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50th anniversary logo projected on side of City Hall

By Staff | Jan 17, 2020

Cape 50th logo

If you drive down Cultural Park Boulevard after sunset, you’ll notice something a little bit different at City Hall. That’s because every day in 2020, beginning at sunset, the Cape Coral 50th Anniversary logo will be projected on the outside of the council chambers building for residents to take in.

“As we embark on the 50th anniversary celebration, the year 2020 holds special significance for the city of Cape Coral,” said Cape Coral Mayor Joe Coviello. “Fifty years since incorporation on Aug. 18, 1970. Our city’s 50th anniversary is a time to honor its unique history, many of the challenges that the city has overcome, our diverse residents — which is growing in leaps and bounds and those who laid the foundation for incorporation.”

The logo, created by Matt Connar of Boost Creative, can also be seen on city vehicles. Connar and his team deliberated with the city on the logo and now, it will be a familiar sight for residents throughout the year. The logo features a blue “5” and an orange “O” with a burrowing owl perched along the bottom of the “5” and a sailboat with a current in the “O.”

“We decided that the city needed something special to represent its 50th anniversary,” Connar said. “Something that was clean and modern, but still had a unique connection to the city. Water was very important, the connection to the burrowing owl was very important, but most importantly, it needed to feel like something new and something fresh — something that could be built upon.”

Todd King, special events director for the city, said he hopes people will enjoy seeing the logo projected onto city hall, to especially “pop” during the evening hours. He also said it’s a way to remember the history of a city that has rapidly flourished in a short amount of time.

“We started to talk about a way to let folks know that we’re celebrating 50 years of accomplishments, positive change, growth — and we started to come up with ways to expose the community to our anniversary,” King said. “We’ve come through down times, upswings and I just think it was a real good way to get it out to the community. It’s an important thing. It’s a milestone.”

King and Connar, with help from Brand 1 Ink, watched as workers — assembly line-style, placed decals uniformly on the side of trucks, cars, SUVs and more.

“I think it really stands out and identifies the city vehicles even more so than our city logo,” King said. “We’re looking forward to a great year.”

King said the city has been planning the logo and for the city’s golden anniversary since last year, and that the special 50th anniversary logo will be incorporated into the events throughout 2020.

The city thought about hanging a banner up, but decided the vibrancy of the projected logo would create a better look, as well as not having to worry about the wear and tear/fading of a banner throughout the year.

Connar said being able to put this design together for the city has been an honor.

“It’s a total privilege to work with the city on this,” Connar said. “It’s something that makes me feel special as a Cape resident, a Cape business. I’m filled with pride and gratitude. It was a rewarding experience.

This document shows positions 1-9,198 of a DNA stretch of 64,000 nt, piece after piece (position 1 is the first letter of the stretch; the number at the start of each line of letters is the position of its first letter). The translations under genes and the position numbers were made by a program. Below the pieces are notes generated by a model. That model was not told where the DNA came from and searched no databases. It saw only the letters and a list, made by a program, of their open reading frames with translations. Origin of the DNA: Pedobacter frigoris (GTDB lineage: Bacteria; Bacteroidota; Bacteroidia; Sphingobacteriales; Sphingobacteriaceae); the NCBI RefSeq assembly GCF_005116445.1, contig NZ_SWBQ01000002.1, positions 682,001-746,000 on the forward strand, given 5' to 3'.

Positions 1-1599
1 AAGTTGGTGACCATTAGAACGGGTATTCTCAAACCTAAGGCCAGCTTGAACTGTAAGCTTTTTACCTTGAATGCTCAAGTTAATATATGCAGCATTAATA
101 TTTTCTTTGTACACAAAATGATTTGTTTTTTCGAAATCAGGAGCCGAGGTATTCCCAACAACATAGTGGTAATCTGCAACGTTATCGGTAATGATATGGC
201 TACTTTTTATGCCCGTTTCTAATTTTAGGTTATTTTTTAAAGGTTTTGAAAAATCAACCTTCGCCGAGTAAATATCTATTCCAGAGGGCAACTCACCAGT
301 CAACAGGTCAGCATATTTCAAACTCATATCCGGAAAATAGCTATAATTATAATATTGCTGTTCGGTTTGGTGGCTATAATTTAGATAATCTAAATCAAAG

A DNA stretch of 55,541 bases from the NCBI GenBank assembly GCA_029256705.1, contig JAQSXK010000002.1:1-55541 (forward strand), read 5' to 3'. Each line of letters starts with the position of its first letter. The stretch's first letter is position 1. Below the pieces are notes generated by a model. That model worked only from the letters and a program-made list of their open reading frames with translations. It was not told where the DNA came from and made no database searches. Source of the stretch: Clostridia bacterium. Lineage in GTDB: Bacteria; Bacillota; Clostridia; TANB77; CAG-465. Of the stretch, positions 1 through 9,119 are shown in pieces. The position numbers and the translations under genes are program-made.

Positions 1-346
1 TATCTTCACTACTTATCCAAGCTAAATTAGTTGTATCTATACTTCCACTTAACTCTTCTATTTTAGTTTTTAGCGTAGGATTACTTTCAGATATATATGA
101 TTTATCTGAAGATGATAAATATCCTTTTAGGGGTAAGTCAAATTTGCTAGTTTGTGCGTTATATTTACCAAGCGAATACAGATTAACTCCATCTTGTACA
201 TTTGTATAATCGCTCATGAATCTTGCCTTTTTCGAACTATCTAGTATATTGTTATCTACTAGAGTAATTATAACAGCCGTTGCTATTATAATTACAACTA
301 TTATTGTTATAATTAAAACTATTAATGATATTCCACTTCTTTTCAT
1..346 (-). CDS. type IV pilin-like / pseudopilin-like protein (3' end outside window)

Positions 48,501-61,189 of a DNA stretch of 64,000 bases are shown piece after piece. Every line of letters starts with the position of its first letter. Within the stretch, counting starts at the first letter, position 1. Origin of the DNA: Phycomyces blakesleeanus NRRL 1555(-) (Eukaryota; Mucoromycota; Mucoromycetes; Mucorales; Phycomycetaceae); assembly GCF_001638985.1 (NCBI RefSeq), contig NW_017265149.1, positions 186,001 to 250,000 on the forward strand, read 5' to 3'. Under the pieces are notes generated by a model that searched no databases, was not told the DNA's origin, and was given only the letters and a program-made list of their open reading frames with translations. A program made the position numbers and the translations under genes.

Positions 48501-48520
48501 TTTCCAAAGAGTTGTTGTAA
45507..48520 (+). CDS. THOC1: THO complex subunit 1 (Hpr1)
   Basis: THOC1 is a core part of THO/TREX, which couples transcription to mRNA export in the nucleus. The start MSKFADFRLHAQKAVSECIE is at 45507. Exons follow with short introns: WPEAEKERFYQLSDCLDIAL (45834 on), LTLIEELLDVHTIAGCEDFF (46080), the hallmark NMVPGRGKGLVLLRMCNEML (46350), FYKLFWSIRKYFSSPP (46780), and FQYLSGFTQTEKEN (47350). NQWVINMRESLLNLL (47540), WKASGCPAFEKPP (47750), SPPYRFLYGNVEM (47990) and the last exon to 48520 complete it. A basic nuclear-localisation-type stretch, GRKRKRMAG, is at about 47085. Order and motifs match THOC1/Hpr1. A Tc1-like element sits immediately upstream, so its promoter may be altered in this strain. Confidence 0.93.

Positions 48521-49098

“I love the city. I like having a business in the Cape, I like being close to home. I love this city and everything about it, so I try to contribute when I can.”

King also noted the sizeable amount of growth the city has seen since incorporation — most notably the development across the city.

“It’s just amazing the amount of building that has taken place,” King said.

Gloria Tate, whose family was one of the first to settle in Cape Coral, read a quote from Jamaican political activist, publisher, journalist entrepreneur and orator, Marcus Garvey, that captured what it means to preserve ones history.

“People without the knowledge of their past history, origin and culture is like a tree without roots.”

“I think in Cape Coral, it’s really important that people do understand how we became one of the fastest-growing cities in the United States, how we became one of the safest cities in the United States and why we’re such a great place for families and retirees,” Tate said.

Tate is now the president of the Cape Coral Historical Society and Museum, and has deep, deep roots in the community that go beyond her family being pioneers.

Tate believes preserving the history of Cape Coral is crucial task so that another 50 years from now, those here will know where they came from, and how.

“It’s so important that we keep all of these documents and archive all of these special moments,” Tate said. “Because 50 years from now, our children will be looking at us to see what we did and how we arrived here.”

As part of the anniversary celebration, there will be a re-enactment of the city’s incorporation papers being signed on Aug. 18, at the old City Hall building on Nicolas Parkway. Tate is hopeful to have any original members present, or family of those who were involved in the incorporation papers being signed.

50th anniversary pins are also available to the public, as well as stickers. Decals will be given to all local businesses to display.

Decals can found, for free, at the Cape Coral Chamber of Commerce building, the historical museum or at Raso Realty.

“We want you to be proud of the city’s birthday,” Tate said.

-Connect with this reporter on Twitter: @haddad_cj

(Editor’s note: We invite you to check out all of the Jubilee Kickoff stories grouped together in a special 50th anniversary section under News. Stories on upcoming events, and history highlights, will be posted throughout the year.)